The Financial Ombudsman Service has criticised insurers for not acting as soon as they became aware that payment protection insurance policies were being missold.
During a panel session at the Association of British Insurers’ conference in London last week, FOS chief executive Natalie Ceeney said the insurance sector has a collective responsibility to improve the financial services sector where it sees evidence of bad practice.
She said: “97 per cent of the cases we are seeing on PPI are to do with selling issues, not product design issues, but I also have had a lot of insurers say to me privately they knew their product was being sold badly through different channels and, with hindsight, perhaps they should have intervened earlier.
“I believe insurers should have, because if we could have avoided the recent damaging scandal over PPI misselling, it would have helped us all.”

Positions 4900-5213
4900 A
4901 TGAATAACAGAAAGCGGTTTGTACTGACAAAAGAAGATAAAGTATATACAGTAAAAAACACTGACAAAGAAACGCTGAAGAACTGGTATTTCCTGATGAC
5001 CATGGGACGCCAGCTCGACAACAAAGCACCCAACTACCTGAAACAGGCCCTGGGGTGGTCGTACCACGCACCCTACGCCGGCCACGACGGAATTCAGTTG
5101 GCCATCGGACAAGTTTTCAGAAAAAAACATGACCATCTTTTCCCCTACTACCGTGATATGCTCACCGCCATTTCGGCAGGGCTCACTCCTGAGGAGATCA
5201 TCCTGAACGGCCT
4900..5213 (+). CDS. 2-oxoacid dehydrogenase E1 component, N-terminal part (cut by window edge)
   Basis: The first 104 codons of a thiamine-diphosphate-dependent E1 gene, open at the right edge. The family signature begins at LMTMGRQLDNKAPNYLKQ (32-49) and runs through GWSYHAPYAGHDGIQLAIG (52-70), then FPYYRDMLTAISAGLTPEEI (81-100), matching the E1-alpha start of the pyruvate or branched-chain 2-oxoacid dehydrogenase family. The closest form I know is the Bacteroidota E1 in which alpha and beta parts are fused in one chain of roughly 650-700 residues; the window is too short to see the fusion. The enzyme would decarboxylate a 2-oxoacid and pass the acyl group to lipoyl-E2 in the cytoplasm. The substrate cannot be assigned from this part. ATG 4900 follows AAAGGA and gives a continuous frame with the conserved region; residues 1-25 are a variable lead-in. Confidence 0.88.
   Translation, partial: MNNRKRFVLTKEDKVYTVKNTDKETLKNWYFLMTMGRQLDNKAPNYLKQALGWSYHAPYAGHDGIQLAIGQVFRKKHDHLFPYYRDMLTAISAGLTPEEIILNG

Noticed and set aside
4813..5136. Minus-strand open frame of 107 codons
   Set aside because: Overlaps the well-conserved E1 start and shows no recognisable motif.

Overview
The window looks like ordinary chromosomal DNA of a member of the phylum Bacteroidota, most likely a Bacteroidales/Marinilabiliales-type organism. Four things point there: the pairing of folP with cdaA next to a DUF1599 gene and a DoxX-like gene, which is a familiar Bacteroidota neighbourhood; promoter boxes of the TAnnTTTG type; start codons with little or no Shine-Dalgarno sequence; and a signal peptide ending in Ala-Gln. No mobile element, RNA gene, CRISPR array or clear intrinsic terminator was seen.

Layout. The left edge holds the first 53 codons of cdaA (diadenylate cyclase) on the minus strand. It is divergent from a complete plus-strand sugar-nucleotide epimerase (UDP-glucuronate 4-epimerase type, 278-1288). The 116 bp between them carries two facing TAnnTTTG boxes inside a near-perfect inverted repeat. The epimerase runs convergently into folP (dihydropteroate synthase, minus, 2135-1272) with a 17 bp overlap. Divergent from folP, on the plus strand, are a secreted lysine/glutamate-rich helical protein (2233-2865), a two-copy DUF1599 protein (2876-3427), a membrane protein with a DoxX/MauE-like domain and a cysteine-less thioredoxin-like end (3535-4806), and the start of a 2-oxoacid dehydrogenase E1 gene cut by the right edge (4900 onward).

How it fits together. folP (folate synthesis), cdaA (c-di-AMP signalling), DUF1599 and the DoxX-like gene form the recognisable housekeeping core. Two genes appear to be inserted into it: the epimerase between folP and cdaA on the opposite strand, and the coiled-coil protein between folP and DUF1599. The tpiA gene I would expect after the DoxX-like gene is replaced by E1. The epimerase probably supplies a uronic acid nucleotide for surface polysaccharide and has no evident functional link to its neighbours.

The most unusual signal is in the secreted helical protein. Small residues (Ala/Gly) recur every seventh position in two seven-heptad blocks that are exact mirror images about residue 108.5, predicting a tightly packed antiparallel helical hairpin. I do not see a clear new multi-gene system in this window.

ABI director general Otto Thoresen agreed that insurers should be prepared to step in.
He said: “We are in a position where we are part of a delivery mechanism. There is a system which is clearly interactive with customers but we sit behind that. The lesson for me is where we see things we are uncomfortable with we need to be quicker at raising these with our partners and seek to address them before they become big issues.”
Highclere Financial Services partner Alan Lakey says: “There is an element of truth to what Natalie Ceeney has said but it is the FSA that has an obligation to protect consumers and it was made aware about the problems with PPI a long time ago, so the regulator also should have stepped in as well as insurers.”